Angie continued, “The most important thing is that we need to talk about this, and we need to normalize mental health. This is something we should do every day for ourselves, and I think it’s hard. We have faith that we are leaning on, and you know your faith is working through your community for you. Maybe not everybody in this situation has that, and we are so incredibly grateful for that support. Tate had a community too. It wasn’t like he was physically holed up in a room, isolated or marginalized.”

While there was a specific “event” that alerted Randy and Angie that their son was experiencing mental health issues, they both agree that there are many more stressors that kids face today than the previous generations had to navigate and that negatively impact our youth’s mental well-being.

Angie added, “I don’t know that this is directly related to Tate, but I counseled a kid who came in with physical manifestations of his mental health challenges. Maybe I’m a little more sensitive to all these issues right now, but kids have high expectations of themselves, and their community has high expectations of them as well. I think it’s easy to compare yourself to other people that you think are successful, and though you may be hugely successful—you may look at your peer and feel like you’re blase. It’s all about comparisons, and I’m sure this had an influence on Tate.”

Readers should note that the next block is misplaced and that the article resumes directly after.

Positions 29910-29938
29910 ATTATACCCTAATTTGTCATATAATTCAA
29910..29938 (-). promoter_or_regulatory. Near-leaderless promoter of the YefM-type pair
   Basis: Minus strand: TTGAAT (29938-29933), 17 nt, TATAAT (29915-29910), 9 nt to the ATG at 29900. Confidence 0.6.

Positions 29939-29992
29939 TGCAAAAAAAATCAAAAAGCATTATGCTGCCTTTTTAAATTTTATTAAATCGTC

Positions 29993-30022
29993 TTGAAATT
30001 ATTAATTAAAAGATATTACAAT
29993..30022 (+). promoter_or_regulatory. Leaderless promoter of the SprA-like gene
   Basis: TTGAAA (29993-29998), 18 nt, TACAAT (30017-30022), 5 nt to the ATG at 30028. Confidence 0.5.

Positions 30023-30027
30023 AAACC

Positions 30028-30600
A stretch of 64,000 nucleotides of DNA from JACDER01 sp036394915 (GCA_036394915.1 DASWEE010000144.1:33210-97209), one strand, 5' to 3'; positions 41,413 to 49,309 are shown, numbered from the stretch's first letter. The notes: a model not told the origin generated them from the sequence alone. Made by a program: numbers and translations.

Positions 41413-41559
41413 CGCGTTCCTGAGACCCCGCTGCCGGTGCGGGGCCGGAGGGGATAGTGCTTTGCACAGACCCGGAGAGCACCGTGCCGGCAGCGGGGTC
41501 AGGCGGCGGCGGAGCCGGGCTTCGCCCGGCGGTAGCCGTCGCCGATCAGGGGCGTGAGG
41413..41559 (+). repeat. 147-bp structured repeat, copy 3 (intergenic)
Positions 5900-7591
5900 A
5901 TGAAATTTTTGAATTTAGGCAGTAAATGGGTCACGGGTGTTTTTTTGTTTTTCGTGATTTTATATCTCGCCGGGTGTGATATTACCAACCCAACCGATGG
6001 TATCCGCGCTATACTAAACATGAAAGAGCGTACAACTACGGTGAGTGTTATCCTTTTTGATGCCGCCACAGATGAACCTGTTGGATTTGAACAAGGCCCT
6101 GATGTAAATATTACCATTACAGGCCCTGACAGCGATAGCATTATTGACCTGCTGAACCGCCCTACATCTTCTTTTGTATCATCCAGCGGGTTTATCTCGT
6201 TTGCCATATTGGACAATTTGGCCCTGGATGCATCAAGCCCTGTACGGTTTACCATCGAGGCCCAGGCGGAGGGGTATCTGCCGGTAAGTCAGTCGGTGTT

Another stressor that impacts one’s behavioral health is social media and the need to compare oneself with others based on what people interpret as success and happiness that’s being projected on social media. Coupled with the pandemic and all that it inflicted on people throughout the world, it’s become a tragic reality that we are seeing an increase in anxieties that are driving the increase of suicides and overdoses among young people.